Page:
In a continuing application, the citations corresponding to the documents considered by the examiner will be printed on the face of the patent issuing from the continuing application without the applicant having to resubmit the information on an Information Disclosure Statement. Additionally, an applicant’s duty to disclose information in the continuing application will continue to be satisfied for information considered in the parent application — and will be satisfied for any additional information made of record by the USPTO  in the continuing application.

The USPTO plans to implement the RPA Initiative in phases, to consider and address public and examiners’ feedback at each phase and determine how to effectively expand the RPA Initiative in future phases. Continue reading

20Nov 2018

Silvia Salvadori - Roche Molecular Systems, Inc. v. CepheidIn a recent case, Roche Molecular Systems, Inc. v. Cepheid, the Federal Circuit affirmed that claims directed to a nucleotide primer and claims directed to a detection method are invalid under 35 USC § 101.

The patent covered primers and methods for a rapid detection of M. tuberculosis on the basis of the presence of nucleotides specific for M. tuberculosis (MTB). Continue reading

12Oct 2018

Silvia Salvadori - Patent Law: 4 Ways to Overcome Obviousness Rejections In a recent case, E.I. DuPont De Nemours & Co. v. Synvina C.V., the Federal Circuit outlined four (4) ways to overcome obviousness rejections based on routine optimization. The patent at issue covered methods for preparing a compound under reaction conditions already described in three prior art references.

The court made reference to the classic rationales to support an obviousness rejection. That is, “where the general conditions of a claim are disclosed in the prior art, it is not inventive to discover the optimum or workable ranges by routine experimentation,” and “A prima facie case of obviousness typically exists when the ranges of a claimed composition overlap the ranges disclosed in the prior art.” Continue reading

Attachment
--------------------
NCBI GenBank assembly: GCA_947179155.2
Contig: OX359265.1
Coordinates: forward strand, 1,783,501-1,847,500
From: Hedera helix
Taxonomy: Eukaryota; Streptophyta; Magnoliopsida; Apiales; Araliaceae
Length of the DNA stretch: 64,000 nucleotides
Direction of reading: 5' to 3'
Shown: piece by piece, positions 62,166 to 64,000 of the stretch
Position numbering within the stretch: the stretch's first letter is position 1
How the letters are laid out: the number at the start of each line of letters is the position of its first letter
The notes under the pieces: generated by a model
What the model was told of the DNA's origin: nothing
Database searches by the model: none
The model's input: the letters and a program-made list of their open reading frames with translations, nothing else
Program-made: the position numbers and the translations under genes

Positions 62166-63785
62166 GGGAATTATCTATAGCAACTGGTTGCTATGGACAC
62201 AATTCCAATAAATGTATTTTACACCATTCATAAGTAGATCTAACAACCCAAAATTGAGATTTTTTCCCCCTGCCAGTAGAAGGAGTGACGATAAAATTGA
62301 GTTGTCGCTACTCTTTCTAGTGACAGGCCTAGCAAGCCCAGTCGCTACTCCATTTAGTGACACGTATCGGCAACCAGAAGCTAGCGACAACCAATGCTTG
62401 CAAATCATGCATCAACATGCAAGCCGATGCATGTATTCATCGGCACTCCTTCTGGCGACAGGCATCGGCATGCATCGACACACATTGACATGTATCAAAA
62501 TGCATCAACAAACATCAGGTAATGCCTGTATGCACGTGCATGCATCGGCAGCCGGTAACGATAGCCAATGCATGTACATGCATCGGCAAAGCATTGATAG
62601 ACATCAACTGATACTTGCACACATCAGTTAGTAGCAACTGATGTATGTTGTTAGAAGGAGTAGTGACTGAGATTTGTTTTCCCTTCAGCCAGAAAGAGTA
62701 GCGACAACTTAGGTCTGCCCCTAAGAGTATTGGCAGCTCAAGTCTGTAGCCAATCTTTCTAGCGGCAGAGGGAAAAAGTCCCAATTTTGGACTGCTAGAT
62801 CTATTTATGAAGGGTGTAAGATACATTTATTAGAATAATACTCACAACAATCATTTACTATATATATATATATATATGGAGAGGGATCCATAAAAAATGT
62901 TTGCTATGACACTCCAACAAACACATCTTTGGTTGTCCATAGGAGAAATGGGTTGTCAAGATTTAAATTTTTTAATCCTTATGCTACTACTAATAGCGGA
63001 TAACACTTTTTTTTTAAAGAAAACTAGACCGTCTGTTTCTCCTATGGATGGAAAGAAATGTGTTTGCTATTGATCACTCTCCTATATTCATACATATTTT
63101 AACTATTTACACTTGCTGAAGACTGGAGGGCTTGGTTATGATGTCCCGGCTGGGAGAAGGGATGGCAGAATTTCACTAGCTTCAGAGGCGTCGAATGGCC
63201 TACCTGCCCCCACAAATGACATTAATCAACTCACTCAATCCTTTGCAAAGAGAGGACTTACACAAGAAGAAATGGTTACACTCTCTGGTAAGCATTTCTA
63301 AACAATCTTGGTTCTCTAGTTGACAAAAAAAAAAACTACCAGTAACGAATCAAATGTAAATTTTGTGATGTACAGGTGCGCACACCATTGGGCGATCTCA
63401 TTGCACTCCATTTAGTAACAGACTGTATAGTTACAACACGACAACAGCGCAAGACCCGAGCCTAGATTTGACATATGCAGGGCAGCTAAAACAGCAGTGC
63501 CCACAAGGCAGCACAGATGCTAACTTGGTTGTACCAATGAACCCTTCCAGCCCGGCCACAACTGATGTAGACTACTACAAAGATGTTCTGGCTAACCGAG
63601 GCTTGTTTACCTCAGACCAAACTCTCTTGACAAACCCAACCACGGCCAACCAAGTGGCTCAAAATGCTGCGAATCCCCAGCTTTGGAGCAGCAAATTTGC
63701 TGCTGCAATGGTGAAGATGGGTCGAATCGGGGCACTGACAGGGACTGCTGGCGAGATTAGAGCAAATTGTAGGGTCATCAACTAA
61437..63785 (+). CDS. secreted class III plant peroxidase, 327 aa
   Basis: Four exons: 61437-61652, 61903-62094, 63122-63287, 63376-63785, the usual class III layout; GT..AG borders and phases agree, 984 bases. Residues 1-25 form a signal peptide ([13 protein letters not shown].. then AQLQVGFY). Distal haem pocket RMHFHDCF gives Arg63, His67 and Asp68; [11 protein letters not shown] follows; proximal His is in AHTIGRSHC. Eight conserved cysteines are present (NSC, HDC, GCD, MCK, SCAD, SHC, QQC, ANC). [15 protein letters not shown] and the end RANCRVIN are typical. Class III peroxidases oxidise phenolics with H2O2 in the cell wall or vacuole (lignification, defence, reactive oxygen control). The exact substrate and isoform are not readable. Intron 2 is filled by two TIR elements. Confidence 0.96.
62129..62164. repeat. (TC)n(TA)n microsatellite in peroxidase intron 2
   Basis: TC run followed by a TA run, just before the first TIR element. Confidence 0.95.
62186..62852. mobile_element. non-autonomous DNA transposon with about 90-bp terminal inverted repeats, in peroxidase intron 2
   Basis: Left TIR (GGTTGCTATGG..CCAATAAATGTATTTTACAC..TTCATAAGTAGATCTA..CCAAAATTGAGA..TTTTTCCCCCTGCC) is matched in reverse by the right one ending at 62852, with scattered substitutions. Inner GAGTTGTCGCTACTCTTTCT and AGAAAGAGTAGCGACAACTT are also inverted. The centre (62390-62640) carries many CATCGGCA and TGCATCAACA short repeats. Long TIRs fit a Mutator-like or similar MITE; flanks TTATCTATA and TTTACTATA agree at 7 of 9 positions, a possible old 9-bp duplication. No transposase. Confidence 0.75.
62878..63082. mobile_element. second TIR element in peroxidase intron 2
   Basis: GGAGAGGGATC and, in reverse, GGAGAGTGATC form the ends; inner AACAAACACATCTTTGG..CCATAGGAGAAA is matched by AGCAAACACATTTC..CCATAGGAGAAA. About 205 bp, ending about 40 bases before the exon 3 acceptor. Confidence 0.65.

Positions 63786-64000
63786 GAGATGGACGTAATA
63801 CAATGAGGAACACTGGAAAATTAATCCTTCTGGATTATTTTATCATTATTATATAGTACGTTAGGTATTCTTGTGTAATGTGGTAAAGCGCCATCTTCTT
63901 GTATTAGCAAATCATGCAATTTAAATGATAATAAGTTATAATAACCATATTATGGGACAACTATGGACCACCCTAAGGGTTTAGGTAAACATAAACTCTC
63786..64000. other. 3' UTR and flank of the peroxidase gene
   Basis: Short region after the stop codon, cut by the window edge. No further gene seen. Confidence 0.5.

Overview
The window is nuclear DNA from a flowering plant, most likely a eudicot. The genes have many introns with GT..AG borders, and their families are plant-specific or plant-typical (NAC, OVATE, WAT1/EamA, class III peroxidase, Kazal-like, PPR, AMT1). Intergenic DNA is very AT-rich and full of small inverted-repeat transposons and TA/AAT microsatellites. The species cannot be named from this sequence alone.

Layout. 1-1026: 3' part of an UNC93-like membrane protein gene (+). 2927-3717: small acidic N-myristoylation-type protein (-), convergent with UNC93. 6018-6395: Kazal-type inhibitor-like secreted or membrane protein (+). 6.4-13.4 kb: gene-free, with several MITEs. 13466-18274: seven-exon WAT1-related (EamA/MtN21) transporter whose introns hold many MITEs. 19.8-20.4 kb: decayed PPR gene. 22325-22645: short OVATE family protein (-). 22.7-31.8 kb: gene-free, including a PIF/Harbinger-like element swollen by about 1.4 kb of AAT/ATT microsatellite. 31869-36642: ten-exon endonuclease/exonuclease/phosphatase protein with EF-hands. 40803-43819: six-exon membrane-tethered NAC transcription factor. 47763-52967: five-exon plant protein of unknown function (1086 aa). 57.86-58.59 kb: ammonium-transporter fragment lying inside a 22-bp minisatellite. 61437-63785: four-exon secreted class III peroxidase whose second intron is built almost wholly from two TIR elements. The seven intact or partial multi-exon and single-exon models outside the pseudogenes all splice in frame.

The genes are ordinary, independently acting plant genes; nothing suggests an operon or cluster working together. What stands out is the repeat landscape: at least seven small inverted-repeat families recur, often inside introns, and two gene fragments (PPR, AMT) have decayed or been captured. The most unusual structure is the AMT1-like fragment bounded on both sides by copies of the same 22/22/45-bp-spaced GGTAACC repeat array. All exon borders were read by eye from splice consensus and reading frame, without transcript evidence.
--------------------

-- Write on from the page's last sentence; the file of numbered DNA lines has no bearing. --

10Sep 2018

Silvia Salvadori - Understanding the Difference Between Prior Art Publication and Prior UseIn a recent case, Endo Pharmaceuticals Solutions, Inc. v. Custopharm Inc., the Federal Circuit affirmed the validity of two patents listed in the Orange Book. This decision is significant because it illustrates the difference between prior art publication vs. prior use.

Below, some of the claim language is included, including two noteworthy claims under litigation — dependent Claim 2 and Claim 18:

Claim 1) A composition formulated for intramuscular injection in a form for single injection which contains 250 mg/ml testosterone undecanoate in a vehicle containing a mixture of castor oil and benzyl benzoate wherein the vehicle contains castor oil in a concentration of 40 to 42% vol. Continue reading

15Jun 2018

Silvia Salvadori - Patent Priority Claim: Incorporation by Reference is Not EnoughIn a recent case, Droplets, Inc. v. E*Trade Bank, the Federal Circuit agreed with the United States Patent and Trademark Office (USPTO) and with the Patent Trial and Appeal Board (PTAB) that a patent belonging to Droplets, Inc. was invalid because of a defective priority claim.

In so holding, the Court affirmed that a priority claim must be explicitly stated in the patent and cannot be incorporated by reference from an earlier patent. Continue reading